By the time I got home from class last night, I was a nervous wreck. Even though I’d found out that my friend was fine, my heart felt like it was going to take flight out of my chest and my mind was so loud with buzzing thoughts that I could barely hear anything else.

I spent a long time in bed last night, just staring at the ceiling, thinking about all kinds of things. I have strong feelings about guns and gun laws and the public’s right to protection—I won’t get into it here, because I know I’ll irritate somebody, so I’ll keep those opinions to myself.

But I got to thinking about something even more.

I got to thinking about my daughter. I worry about the world she’s going to grow up in. If nothing else, I can use these two random shootings as examples of what I worry about. I’ve spent most of my time as a mother (which admittedly, hasn’t been very long) protecting her as best as I can, but I know I can’t protect her forever. Someday, she’s going to go to school by herself or shop at a store alone. Just like those women in the store or those students in the lecture hall. I can’t protect my baby from everything. But I can sure as heck do my best.

My daughter is typically very well-behaved and a good listener—she rarely requires even a raised voice on the occasions when she’s misbehaving. If she’s really acting up, I tell her I’m going to nibble on her toes. She shapes up immediately when I say that. It’s funny, but it works. More often than not, I just have to give her a “mommy-look” and say, “Yum, yum, yum, yum, yum.” She immediately covers her toes with her hands or hides them under a blanket and yells, “I’ll be a good listener!”

Now, for the record, I’ve never really nibbled on her toes. It actually consists of me kissing and tickling them. The kissing she thinks is funny, but she hates having her feet tickled. It’s very effective and not painful like hitting. My husband and I agreed early on that we didn’t want to hit our children. Some parents disagree, saying that spanking or an occasional smack/slap is perfectly fine, it teaches a lesson, it teaches respect, etc., etc., etc. I may keep my opinions on guns to myself, but I’m a little more vocal about hitting children. Part of that is born of personal experience, part of it is born of working with children who have been brutally abused at the hands of the people who were supposed to care for and love them the most, and part of it is that it’s really what I believe in my heart to be true. Don’t think that I’m some hippie-dippie woman who doesn’t believe in discipline. I do believe in discipline, very much actually. But I also believe that the line between abuse and discipline is very fine and very gray. I guess I just have different beliefs about what works.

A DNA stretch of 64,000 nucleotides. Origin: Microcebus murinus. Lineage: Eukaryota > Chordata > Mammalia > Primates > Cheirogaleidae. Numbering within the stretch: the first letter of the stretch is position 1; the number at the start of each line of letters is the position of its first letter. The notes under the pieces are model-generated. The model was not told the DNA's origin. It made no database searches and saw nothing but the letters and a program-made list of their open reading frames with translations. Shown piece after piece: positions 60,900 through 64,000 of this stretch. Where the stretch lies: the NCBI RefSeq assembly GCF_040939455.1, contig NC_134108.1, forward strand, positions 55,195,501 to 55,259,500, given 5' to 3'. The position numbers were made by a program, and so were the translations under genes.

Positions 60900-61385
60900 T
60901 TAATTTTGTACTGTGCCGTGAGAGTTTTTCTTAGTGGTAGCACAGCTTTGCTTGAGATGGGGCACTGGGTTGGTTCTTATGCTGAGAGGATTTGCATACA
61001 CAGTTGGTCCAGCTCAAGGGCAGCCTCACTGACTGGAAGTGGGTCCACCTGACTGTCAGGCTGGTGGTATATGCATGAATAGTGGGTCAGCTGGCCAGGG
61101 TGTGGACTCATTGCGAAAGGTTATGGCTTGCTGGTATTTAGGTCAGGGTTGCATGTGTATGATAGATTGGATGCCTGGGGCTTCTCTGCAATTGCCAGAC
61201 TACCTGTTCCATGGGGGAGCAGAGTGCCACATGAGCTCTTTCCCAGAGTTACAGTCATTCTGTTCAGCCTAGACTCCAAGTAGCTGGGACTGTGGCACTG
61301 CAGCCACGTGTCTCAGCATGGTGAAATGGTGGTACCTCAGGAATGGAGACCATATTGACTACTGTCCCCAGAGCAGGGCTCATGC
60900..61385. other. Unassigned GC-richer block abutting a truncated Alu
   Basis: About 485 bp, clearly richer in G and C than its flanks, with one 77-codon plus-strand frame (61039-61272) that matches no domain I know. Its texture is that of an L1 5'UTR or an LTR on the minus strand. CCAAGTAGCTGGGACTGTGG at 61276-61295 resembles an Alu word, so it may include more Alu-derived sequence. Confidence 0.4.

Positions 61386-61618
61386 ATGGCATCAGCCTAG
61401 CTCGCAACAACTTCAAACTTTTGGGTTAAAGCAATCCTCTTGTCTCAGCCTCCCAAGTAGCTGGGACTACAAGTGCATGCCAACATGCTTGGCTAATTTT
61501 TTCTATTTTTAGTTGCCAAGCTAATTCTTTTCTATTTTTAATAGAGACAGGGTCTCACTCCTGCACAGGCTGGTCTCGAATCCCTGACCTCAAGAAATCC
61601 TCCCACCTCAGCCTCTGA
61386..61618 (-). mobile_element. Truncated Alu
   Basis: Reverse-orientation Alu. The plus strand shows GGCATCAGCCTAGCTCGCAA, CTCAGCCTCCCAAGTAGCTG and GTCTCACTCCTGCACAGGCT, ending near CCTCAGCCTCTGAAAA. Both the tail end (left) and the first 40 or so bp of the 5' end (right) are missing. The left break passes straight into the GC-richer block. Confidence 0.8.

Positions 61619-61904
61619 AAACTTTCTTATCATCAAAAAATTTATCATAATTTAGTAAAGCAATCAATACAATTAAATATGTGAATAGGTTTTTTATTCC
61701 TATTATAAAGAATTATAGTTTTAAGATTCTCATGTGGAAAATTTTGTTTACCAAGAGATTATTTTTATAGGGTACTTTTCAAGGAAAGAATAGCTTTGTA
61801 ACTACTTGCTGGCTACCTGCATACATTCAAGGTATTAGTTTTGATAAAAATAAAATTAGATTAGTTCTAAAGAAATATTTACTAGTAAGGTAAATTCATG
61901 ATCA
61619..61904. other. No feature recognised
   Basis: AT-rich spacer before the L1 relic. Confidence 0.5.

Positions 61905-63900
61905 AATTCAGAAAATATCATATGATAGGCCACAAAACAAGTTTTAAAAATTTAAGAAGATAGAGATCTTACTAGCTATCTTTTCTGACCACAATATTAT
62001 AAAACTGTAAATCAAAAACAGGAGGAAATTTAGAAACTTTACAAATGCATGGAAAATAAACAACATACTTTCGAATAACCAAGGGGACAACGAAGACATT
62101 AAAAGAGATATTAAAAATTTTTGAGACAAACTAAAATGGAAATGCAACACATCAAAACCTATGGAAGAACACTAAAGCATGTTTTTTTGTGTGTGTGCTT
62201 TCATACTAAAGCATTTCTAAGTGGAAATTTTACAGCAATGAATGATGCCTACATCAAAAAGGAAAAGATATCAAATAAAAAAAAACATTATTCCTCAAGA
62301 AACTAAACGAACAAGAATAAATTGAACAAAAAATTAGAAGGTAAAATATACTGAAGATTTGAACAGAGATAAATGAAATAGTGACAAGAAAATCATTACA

Here’s what I know—if an adult is at work and gets irritated with a co-worker and slaps him/her across the face, it’s considered assault. In domestic violence cases where a man and woman are hitting each other, they both get arrested. If an adult were to pull another adult’s pants down and start smacking his/her bare bottom, it’s considered sexual assault. If an adult hits another adult with a belt, stick or anything else, there’s a good chance of being arrested for assault with a weapon. And yet, grown adults subject their children to this all the time.

For anyone wondering, yes, I was spanked as a child, but it never made me feel like I was learning anything. It made me angry and it hurt. I love my parents, but I still have some animosity toward them. My parents hit me (and my sisters, too) because they were angry. As far as I know, no parent has ever said or thought, “I’m going to spank you because I’m happy.” It’s “I’m going to spank you because I’m pissed off.” More often than not, it’s more along the lines of, “I’m going to hit you because you made me angry.” To me, that’s the epitome of not being accountable for one’s own actions. Hitting releases tension in the hitter, while hurting the person on the receiving end of it. In a heated moment, I don’t really believe that a parent (or anyone) can fully control the strength in their hands and honestly say, “I’m only going to hit a little bit and not too hard.” What’s supposed to be a slap in the face results in a broken jaw or nose. What’s supposed to be a slap on the hand results in a red mark that lasts hours or bruises. What’s supposed to be a smack on the butt results in the kid not being able to sit down.